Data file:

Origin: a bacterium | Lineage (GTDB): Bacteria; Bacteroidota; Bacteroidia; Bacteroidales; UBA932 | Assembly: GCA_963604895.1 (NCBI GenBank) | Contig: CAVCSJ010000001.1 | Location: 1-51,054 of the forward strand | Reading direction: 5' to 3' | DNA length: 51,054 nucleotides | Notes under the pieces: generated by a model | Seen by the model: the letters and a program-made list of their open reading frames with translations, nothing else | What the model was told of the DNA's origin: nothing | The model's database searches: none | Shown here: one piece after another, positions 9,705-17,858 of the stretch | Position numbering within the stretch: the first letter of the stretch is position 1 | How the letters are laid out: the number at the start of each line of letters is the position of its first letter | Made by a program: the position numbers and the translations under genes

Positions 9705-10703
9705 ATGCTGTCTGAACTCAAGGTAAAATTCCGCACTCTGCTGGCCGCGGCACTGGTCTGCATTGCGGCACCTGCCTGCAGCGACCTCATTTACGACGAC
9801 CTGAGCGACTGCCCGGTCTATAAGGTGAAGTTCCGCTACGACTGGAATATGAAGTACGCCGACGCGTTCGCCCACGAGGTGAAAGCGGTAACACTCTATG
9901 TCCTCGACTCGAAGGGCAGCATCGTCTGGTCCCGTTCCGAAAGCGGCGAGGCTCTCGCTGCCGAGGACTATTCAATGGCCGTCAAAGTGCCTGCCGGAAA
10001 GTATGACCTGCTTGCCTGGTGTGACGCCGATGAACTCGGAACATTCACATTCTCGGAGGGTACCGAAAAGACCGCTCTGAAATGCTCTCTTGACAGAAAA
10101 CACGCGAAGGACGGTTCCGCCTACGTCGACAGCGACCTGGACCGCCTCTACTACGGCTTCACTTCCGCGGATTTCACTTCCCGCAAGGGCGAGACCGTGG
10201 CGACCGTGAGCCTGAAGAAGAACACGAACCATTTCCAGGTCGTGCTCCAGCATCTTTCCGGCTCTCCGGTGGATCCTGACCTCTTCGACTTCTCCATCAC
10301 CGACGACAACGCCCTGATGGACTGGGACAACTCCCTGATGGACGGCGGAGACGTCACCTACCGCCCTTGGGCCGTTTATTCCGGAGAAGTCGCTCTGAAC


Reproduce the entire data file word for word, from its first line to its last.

Origin: a bacterium | Lineage (GTDB): Bacteria; Bacteroidota; Bacteroidia; Bacteroidales; UBA932 | Assembly: GCA_963604895.1 (NCBI GenBank) | Contig: CAVCSJ010000001.1 | Location: 1-51,054 of the forward strand | Reading direction: 5' to 3' | DNA length: 51,054 nucleotides | Notes under the pieces: generated by a model | Seen by the model: the letters and a program-made list of their open reading frames with translations, nothing else | What the model was told of the DNA's origin: nothing | The model's database searches: none | Shown here: one piece after another, positions 9,705-17,858 of the stretch | Position numbering within the stretch: the first letter of the stretch is position 1 | How the letters are laid out: the number at the start of each line of letters is the position of its first letter | Made by a program: the position numbers and the translations under genes

Positions 9705-10703
9705 ATGCTGTCTGAACTCAAGGTAAAATTCCGCACTCTGCTGGCCGCGGCACTGGTCTGCATTGCGGCACCTGCCTGCAGCGACCTCATTTACGACGAC
9801 CTGAGCGACTGCCCGGTCTATAAGGTGAAGTTCCGCTACGACTGGAATATGAAGTACGCCGACGCGTTCGCCCACGAGGTGAAAGCGGTAACACTCTATG
9901 TCCTCGACTCGAAGGGCAGCATCGTCTGGTCCCGTTCCGAAAGCGGCGAGGCTCTCGCTGCCGAGGACTATTCAATGGCCGTCAAAGTGCCTGCCGGAAA
10001 GTATGACCTGCTTGCCTGGTGTGACGCCGATGAACTCGGAACATTCACATTCTCGGAGGGTACCGAAAAGACCGCTCTGAAATGCTCTCTTGACAGAAAA
10101 CACGCGAAGGACGGTTCCGCCTACGTCGACAGCGACCTGGACCGCCTCTACTACGGCTTCACTTCCGCGGATTTCACTTCCCGCAAGGGCGAGACCGTGG
10201 CGACCGTGAGCCTGAAGAAGAACACGAACCATTTCCAGGTCGTGCTCCAGCATCTTTCCGGCTCTCCGGTGGATCCTGACCTCTTCGACTTCTCCATCAC
10301 CGACGACAACGCCCTGATGGACTGGGACAACTCCCTGATGGACGGCGGAGACGTCACCTACCGCCCTTGGGCCGTTTATTCCGGAGAAGTCGCTCTGAAC